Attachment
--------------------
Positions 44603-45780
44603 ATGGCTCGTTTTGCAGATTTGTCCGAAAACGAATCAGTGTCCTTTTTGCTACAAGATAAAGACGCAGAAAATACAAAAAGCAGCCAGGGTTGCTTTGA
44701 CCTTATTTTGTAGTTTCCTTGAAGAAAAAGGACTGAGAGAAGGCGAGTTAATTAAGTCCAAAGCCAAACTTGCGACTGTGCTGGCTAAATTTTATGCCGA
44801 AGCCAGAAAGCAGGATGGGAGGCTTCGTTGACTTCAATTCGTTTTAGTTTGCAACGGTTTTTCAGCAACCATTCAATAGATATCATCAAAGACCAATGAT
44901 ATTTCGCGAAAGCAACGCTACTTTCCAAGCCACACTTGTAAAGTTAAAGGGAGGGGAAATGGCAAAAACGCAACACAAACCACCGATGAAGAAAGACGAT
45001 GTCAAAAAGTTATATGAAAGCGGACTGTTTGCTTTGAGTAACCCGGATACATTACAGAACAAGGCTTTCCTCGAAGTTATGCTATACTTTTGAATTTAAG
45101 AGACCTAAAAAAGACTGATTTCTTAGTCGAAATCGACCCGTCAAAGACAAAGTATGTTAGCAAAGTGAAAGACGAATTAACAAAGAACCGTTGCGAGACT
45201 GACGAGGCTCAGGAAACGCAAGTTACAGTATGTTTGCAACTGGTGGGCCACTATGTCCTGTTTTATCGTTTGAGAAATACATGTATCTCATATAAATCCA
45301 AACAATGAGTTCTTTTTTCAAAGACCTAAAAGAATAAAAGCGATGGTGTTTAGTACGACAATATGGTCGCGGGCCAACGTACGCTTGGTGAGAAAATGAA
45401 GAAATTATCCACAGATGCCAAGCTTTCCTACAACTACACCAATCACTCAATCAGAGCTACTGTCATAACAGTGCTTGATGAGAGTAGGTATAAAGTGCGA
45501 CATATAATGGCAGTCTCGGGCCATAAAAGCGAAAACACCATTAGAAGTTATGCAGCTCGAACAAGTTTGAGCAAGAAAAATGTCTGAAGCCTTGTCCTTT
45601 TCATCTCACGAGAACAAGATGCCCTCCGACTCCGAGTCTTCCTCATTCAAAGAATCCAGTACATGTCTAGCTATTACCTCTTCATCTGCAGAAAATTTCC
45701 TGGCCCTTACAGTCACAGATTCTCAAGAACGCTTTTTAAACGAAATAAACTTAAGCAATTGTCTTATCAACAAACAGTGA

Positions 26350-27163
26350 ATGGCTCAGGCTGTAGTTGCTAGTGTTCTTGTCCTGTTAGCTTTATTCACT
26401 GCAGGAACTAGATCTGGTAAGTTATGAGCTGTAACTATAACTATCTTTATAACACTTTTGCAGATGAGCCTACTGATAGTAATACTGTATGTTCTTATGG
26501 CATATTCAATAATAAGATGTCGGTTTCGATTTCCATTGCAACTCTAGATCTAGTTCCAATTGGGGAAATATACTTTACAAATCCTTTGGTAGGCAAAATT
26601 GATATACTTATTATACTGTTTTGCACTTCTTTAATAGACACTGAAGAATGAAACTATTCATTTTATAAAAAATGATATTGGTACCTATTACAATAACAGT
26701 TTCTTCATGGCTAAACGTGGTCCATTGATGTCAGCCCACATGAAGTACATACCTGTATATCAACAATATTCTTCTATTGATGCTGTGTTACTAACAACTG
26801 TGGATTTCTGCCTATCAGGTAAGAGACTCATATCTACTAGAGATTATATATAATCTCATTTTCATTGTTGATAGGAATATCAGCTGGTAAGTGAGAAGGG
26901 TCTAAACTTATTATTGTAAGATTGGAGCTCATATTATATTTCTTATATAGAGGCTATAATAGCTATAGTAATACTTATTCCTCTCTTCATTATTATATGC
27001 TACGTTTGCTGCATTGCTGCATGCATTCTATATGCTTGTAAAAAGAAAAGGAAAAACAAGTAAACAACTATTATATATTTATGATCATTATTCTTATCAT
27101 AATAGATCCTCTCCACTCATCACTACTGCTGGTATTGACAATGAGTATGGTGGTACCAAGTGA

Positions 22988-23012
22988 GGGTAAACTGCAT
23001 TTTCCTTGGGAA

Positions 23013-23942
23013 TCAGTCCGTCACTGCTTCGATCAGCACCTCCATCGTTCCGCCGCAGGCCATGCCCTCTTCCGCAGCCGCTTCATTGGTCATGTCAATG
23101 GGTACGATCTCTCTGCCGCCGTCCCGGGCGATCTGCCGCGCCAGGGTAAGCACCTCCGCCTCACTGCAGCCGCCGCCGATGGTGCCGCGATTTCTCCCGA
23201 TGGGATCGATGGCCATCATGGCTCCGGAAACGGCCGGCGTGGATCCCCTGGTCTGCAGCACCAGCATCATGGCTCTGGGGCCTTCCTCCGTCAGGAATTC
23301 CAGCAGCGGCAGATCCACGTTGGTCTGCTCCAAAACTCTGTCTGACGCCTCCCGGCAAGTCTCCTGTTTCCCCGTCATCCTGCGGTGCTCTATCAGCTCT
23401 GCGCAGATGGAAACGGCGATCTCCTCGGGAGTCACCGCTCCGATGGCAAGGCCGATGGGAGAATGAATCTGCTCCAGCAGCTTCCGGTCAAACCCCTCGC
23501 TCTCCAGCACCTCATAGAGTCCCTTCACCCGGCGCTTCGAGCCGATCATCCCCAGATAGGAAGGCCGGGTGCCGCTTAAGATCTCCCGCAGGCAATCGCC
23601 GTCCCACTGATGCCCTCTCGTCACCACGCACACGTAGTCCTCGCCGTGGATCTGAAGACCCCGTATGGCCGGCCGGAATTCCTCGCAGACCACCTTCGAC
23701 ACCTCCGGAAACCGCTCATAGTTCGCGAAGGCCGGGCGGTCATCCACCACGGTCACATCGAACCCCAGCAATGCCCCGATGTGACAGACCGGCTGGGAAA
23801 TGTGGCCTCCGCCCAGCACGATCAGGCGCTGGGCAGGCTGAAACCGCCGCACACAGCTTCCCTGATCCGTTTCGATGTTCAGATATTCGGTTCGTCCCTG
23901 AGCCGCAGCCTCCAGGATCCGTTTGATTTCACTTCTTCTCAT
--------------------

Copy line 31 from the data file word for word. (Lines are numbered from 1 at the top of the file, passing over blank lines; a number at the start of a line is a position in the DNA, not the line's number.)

23301 CAGCAGCGGCAGATCCACGTTGGTCTGCTCCAAAACTCTGTCTGACGCCTCCCGGCAAGTCTCCTGTTTCCCCGTCATCCTGCGGTGCTCTATCAGCTCT